If it can’t be expressed in figures, it is not science; it is opinion.
Robert A. Heinlein – The Notebook of Lazarus Long
I’ve had my nose rubbed in science a lot lately, probably because it’s been on my mind.
I know you’ve had patterns like that happen to you, too. You’re thinking about buying a red wrap-around dress and suddenly you’re seeing them everywhere; on-line, on people in the street, on TV. Your mother gives you a magazine that has an article about this seasons red wrap-arounds, your favorite clothing store has a sale on dresses, and you get a bonus in your pay packet and guess how much the red wrap-around at the store costs?
There’s all sorts of names for the phenomenon, including synchronicity, the Flux, coincidence, The Force, and more.
Anyway, I’ve been thinking about hard science a lot lately – the generalized field of science, rather than a specific discipline like chemistry or physics or biology, and the really specialized areas that branch off from there.
A lot of that has to do with the fact that Mark and I are working our way through the TV series Cosmos, which is a great, light overview of the universe. But the series also gently indoctrinates the viewer on the scientific process.
Science as a discipline and profession trains you into looking at the world in a very different way.
It’s like the fashion model, the engineer and the doctor looking at a box: the model says the green color of the box is too dark and doesn’t match the lid, the engineer points out the box is not squared true and therefore doesn’t have the same strength a properly constructed box would, the doctor points out that the walls of the box are full of unhealthy mold. All of them, however, would be happy to guess at what’s inside the box and all three would have different opinions because of their very subjective mindset.
A scientist looking at the same box, no matter whether he’s a physicist, chemist or biologist, would automatically think: “I need to look inside before I can give an opinion about the contents.”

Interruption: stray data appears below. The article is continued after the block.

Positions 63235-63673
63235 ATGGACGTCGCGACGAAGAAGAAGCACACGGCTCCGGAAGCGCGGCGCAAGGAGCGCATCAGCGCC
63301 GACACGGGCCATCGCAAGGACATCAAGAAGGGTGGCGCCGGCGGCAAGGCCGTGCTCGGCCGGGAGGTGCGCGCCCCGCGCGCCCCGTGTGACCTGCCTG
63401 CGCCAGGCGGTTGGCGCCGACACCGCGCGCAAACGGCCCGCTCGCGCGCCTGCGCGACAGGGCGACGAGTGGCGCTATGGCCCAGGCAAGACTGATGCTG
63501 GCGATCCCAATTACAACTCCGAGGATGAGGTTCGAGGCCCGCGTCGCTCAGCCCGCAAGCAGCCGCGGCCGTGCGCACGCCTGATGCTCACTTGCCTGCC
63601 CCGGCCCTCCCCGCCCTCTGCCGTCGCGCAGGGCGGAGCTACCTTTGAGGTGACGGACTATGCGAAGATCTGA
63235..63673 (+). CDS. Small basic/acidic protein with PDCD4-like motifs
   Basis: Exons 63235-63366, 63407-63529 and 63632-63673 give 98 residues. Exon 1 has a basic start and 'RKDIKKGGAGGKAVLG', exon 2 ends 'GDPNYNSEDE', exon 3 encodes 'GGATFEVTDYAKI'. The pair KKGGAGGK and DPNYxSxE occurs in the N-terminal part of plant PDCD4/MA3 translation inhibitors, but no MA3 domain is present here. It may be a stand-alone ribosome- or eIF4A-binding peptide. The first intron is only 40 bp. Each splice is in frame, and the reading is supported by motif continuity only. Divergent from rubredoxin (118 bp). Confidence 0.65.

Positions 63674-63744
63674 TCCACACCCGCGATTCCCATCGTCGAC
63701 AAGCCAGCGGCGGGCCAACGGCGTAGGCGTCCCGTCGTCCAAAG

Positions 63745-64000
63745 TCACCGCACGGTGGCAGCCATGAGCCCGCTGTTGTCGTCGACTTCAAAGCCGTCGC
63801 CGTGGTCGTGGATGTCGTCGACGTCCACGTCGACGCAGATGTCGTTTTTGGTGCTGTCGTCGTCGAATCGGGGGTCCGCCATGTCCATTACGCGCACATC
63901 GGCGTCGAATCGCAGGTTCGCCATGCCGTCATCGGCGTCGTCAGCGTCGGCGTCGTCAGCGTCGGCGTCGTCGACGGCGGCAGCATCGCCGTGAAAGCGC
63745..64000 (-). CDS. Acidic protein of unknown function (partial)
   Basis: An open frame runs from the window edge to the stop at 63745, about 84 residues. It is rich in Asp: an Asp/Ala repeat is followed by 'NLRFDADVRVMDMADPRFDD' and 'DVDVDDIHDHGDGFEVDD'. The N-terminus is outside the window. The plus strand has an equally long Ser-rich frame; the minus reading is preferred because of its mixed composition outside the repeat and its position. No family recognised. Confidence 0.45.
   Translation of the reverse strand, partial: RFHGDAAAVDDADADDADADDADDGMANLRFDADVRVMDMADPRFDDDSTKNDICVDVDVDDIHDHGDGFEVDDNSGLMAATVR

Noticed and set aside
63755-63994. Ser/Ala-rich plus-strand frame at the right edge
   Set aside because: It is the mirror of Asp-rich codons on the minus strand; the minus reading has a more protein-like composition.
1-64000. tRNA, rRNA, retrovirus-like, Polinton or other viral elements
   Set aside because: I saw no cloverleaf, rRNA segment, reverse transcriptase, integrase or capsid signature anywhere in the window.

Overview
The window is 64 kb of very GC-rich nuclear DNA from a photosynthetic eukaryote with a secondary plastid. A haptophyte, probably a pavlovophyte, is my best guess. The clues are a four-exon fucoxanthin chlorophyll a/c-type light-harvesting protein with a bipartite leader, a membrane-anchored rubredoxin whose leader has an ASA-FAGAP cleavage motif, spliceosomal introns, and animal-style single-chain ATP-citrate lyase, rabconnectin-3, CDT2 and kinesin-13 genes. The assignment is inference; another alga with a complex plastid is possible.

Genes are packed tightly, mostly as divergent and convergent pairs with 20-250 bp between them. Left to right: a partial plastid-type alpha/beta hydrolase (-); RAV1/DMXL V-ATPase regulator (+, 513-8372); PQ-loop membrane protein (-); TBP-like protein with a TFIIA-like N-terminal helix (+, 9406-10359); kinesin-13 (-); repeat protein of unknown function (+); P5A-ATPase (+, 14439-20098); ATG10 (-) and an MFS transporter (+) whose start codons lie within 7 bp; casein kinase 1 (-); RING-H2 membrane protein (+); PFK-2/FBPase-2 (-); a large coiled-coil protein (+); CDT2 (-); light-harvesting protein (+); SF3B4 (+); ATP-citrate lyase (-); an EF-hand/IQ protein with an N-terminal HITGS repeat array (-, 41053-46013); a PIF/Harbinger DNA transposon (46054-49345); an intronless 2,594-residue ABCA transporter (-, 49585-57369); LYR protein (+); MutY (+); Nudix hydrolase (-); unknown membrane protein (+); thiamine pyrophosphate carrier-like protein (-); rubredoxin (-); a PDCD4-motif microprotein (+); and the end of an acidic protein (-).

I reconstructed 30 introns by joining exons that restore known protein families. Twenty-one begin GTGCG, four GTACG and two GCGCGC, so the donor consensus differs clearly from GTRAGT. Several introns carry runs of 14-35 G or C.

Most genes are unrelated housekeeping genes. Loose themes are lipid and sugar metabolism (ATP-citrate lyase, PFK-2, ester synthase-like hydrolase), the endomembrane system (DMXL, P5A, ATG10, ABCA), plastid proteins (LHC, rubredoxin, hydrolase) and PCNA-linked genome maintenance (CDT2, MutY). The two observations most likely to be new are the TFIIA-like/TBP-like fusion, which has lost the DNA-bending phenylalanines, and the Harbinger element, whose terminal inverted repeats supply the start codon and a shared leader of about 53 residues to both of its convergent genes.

Scientists work from hard evidence and proof. They eschew subjective opinion. Their theories are offered to the scientific community at large, where their experiments are reconstructed by others to ensure the same results arise. All testing is done with a neutral base line sample (a “control”).
Theories and opinions are aired in peer-reviewed publications, where others in the field can weigh in with their opinion.
The science community is a collegial one, where information and people rub shoulders together. Interestingly, the Internet, where information and people also intermingle in a global soup, was invented by scientists at the CERN laboratory in Switzerland, who wanted a convenient way to talk to peers across the campus and around the world, to exchange information quickly and easily.
I am a huge science fiction fan, and the earliest novels I read were “hard” science fiction – based on physics and chemistry advances, dealing with rivets and gravity, planets and relativity. Most of the more successful writers from that classic era were trained and (often) working scientists. I think it is for that reason that I’ve never attempted to write straight science fiction myself; my lack of an advanced science degree gives me a major “not worthy” complex.
But I do find it refreshing and very exciting that more and more women are entering the hard science fields and finding success. That is one of the more positive trends of the last decade – one that I hope not just continues, but escalates.
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